occasion as 'the chapel for the party'. The ceremony was performed by the Church of England vicar general the
Rev. William Bedford & the witnesses were Nathaniel & Hannah Poole. As a Catholic Ann must have suffered a
deal of trepidation to be married by an Anglican priest but Catholic ones were few & far between. Family elders
said Ann was Irish & came from County Leix, now Laois, & was an only daughter with many brothers & wanted
to find better opportunities than Ireland could offer. Whether she thought she found the good life we do not know
but she did raise a large & loyal family. James & Ann had 8 children & 49 grandchildren. At present count their
descendants number over 300, not including a great many who have been named, & are in our records, but have yet
to be authenticated. Ann lived for only a short time after James & is buried with him & two sons at Evandale.
The family said she was grief stricken at James' death & the medical cause of death which was noted as 'atrophy'
seems to bear witness to the tale.
Comments by David Gunton - further reading: Captain Swing by Eric Hobsbawn and George Rude, published by Phoenix Press.
THE 'CHARLES KERR' passenger list (from Elizabeth Rushen's book 'Single & Free')\
Abbott, Elizabeth; Abingdon, Ellen; Adams, Catherine; Anderson, Bridget; Archibold,
Eliza; Axtell, Elizabeth;
Bain, Isabella; Barnes, Sarah; Barrett, Elizabeth; Barry, Margaret; Batchelor, Louisa; Bendall, Charlotte;
Bingham, Catherine; Bolton, Catherine; Bourke, Margaret; Brain, Elizabeth; Brain, Mary; Brown, Mary Ann;
Browning, Elizabeth; Cahill, Bridget; Callaghan, Mary; Callaghan, Mary; Capon, Ann E.; Capon, Elizabeth;
Capon, Hannah; Capon, Helen; Capon, Margaret; Capon, Richarda; Capon, Susan; Carney, Mary; Cassidy, Ann;
Cassidy, Joanna; Cassidy, Mary; Clarke, Mary Bennett; Cochrane, Margaret; Collins, Mary; Coombe, Frances Maria;
Corry, Catherine; Counsel, Sarah; Cox, Sarah Elizabeth; Cullen, Sarah; Cunningham, Elizabeth; Cunningham, Maria;
Davis, Ann; Dow, Margaret; Dow, Naomi; Dow, Sarah, Mrs; English, Mary Ann; Etheridge, Elizabeth;
Fawdington, Ann, Mrs; Fawdington, Isabella; Fawdington, Louisa; Ferrier, Margaret; Finn, Ellen; Finn, Hannah;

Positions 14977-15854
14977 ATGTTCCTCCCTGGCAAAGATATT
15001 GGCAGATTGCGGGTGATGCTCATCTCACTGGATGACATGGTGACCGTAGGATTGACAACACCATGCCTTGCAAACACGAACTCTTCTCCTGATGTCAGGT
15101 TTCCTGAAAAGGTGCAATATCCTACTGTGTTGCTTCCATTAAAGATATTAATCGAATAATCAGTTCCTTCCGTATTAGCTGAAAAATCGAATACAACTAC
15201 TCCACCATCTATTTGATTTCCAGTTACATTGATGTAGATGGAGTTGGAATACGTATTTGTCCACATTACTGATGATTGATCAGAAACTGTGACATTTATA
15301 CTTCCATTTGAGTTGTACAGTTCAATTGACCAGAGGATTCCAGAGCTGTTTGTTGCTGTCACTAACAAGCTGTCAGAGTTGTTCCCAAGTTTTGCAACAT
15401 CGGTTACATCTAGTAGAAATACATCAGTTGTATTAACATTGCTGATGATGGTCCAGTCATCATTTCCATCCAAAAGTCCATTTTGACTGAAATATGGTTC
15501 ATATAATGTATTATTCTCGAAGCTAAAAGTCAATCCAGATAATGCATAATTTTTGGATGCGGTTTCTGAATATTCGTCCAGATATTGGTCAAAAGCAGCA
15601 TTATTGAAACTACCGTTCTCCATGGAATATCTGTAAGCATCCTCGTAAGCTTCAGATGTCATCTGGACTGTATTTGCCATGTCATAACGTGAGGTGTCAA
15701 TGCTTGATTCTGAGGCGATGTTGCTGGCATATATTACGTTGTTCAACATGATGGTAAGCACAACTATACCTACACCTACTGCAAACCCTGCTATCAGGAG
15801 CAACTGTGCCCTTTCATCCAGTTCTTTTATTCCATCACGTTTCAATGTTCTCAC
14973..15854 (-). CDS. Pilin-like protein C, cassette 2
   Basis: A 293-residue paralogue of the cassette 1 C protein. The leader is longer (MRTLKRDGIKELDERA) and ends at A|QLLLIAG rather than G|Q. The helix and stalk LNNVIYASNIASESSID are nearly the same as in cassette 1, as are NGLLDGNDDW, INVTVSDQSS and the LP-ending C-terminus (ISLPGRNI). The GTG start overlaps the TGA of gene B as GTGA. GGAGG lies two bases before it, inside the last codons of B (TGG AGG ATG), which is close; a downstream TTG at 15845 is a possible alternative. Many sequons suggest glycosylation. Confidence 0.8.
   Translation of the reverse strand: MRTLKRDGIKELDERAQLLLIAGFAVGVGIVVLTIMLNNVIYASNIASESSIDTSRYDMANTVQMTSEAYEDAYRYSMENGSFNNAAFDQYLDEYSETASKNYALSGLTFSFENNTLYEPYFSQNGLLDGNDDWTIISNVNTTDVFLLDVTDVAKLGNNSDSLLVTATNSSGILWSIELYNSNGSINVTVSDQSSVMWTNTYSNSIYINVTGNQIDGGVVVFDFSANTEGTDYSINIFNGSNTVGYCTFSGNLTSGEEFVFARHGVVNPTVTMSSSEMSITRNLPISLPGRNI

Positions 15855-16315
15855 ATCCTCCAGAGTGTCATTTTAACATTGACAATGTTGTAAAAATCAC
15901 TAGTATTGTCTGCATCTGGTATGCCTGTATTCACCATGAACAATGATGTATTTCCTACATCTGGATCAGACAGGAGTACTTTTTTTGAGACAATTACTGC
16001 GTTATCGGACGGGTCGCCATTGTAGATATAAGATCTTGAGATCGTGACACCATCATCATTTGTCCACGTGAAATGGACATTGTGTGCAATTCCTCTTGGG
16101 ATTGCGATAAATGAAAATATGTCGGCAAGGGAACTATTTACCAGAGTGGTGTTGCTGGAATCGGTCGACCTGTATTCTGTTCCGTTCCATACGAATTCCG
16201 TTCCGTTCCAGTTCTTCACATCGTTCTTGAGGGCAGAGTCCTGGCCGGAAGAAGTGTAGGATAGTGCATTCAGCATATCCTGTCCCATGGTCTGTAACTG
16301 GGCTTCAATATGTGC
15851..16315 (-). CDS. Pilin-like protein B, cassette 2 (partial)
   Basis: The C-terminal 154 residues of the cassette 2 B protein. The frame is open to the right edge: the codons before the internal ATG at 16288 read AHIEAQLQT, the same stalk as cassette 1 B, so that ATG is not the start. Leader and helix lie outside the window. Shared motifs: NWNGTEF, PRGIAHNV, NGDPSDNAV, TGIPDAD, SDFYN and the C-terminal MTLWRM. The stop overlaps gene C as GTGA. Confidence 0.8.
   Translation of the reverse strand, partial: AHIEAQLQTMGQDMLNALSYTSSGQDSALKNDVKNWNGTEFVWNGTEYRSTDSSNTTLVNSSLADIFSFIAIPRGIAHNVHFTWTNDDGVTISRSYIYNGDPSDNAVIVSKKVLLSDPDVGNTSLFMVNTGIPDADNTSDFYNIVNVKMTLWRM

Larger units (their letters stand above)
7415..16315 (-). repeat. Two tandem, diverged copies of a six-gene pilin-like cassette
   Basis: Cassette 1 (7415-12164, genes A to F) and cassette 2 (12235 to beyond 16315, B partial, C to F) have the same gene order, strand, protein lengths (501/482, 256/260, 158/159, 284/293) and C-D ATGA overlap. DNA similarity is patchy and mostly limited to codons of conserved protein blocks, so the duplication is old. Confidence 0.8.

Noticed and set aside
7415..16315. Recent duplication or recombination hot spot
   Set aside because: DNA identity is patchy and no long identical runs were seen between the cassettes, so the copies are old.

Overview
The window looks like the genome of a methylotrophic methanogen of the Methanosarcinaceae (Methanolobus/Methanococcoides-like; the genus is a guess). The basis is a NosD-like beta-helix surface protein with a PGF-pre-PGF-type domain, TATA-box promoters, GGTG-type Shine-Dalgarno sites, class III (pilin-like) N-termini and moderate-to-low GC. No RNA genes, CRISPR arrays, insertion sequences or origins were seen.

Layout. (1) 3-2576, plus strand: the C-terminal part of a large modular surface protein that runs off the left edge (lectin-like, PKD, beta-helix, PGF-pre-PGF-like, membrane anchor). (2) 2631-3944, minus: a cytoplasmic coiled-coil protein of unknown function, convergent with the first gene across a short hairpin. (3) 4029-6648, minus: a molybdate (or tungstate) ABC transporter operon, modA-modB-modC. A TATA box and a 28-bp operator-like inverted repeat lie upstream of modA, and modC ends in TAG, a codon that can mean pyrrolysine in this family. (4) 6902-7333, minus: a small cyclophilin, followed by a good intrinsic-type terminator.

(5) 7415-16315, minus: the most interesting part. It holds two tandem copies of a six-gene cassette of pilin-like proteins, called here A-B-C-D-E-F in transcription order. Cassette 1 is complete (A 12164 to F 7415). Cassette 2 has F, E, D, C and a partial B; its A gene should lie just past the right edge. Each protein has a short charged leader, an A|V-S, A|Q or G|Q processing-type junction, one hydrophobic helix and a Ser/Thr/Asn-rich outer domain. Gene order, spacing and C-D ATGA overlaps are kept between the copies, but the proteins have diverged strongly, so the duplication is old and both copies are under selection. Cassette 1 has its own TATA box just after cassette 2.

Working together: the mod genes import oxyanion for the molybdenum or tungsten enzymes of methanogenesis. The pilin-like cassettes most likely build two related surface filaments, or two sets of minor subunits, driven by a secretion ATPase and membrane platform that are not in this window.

Fisher, Sarah; Fisher, Susan; Fitzgerald, Isabella; Foulder, Eliza; Foulder, Emma; Frazer, Ann; Garvin, Mary Ann;
Gibson, Jane; Girling, Sarah; Godsell, Catherine; Goldsworthy, Jane; Goodall, Anne; Gordon, Emily H; Gurr, Martha;
Gurr, Mary Ann junr; Hammond, Ann; Hart Anna; Hart, Cecilia; Heatherman, Bridget; Hicks, Eleanor;
Hickstep, Catherine; Higgin, Elizabeth; Hill, Harriet; Hill, Louisa; Holland, Joanna; Hussey, Catherine; Jarman, Ann;
Jeffcott, Julia; Johnson, Joanna; Jordan, Mary; Kearns, Mary; Kerrison, Caroline; Kerrison, Eliza; Kirk, Ann;
Kirk, Mary; Kirk, Mary Ann; Knox, Margaret; Lane, Margaret; Lawler, Bridget; Leahy, Margaret; Little, Sarah, Mrs;
Lockhart, Isabella; Mann, Mary; Marshall, Georgiana; McCabe, Ellen; McCarthy, Hannah; McManus, Catherine;
McNamara, Sarah; Meaghan, Julia; Merrilies, Barbara; Minton, Ann; Mitchell, jane; Mordaunt, Phoebe;
Murphy, Hannah; Murray, Catherine; Murrell, Mary Ann; O'Keefe, Maria; Palmer, Emma; Pattison, Jane;
Peed, Catherine; Permycook, Janet; Perry, Ann; Phillips, Elizabeth Ann; Pilkington, Charlotte Anne; Rice, Amelia;
Roach, Margaret; Robinson, Susanna; Sheridan, Amelia; Sheridan, Amelia; Sheridan, Sarah; Silk, Ann;
Spicer, Ann Maria; Spicer, Elizabeth; Spicer, Ellen; Spicer, Frances; Spicer, Sarah; Stoddard, Joanna;
Sullivan, Elizabeth; Sullivan, Elizabeth; Sullivan, Mary; Taylor, Harriet; Thomas, Ann M.; Thyer, Mary Ann;
Tremlett, Caroline; Tremlett, Charlotte; Vaughan, Mary; Wallace, Margaret; Webb, Mary; Welden, Mary;
Westall, Johanna; Weymouth, Caroline; Weymouth, Clara; Weymouth, Elizabeth; Weymouth, Emma;
Weymouth, Helen; Wilkins, Sophia.